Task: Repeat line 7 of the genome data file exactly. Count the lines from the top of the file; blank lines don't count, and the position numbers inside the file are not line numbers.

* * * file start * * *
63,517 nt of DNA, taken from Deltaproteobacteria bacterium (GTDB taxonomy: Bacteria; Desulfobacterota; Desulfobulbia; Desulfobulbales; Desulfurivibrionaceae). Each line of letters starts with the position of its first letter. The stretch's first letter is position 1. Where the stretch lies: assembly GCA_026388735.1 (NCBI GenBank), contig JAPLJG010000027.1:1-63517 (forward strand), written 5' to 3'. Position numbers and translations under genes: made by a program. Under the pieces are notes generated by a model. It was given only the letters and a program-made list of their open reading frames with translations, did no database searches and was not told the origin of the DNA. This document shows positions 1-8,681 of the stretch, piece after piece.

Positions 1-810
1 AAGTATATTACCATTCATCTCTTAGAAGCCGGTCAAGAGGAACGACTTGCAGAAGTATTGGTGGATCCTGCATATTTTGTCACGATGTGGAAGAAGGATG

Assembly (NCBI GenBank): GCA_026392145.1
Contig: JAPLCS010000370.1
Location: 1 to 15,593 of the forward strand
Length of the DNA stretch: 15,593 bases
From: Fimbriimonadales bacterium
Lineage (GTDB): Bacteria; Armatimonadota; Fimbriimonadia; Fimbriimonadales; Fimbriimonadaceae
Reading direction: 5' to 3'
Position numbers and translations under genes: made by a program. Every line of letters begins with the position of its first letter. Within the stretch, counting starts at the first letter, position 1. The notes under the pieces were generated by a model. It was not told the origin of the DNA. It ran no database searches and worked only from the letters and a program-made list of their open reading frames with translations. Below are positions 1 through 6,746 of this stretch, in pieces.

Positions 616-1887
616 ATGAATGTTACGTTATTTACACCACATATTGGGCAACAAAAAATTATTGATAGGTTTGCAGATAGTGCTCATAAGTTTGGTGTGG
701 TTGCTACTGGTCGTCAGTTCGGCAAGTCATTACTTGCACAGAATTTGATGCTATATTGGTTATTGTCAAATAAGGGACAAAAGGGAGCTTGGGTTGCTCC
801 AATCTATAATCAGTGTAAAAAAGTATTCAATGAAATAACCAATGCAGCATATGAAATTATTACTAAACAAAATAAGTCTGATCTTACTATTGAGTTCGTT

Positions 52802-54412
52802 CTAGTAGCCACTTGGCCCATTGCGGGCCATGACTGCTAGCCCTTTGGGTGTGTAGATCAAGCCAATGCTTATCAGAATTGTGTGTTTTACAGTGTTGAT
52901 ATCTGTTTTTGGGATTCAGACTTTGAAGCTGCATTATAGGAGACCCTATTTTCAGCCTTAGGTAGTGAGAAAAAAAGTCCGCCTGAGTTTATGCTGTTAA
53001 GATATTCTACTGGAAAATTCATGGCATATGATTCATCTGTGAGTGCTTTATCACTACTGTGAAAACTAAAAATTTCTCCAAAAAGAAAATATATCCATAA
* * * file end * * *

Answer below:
Length of the DNA stretch: 15,593 bases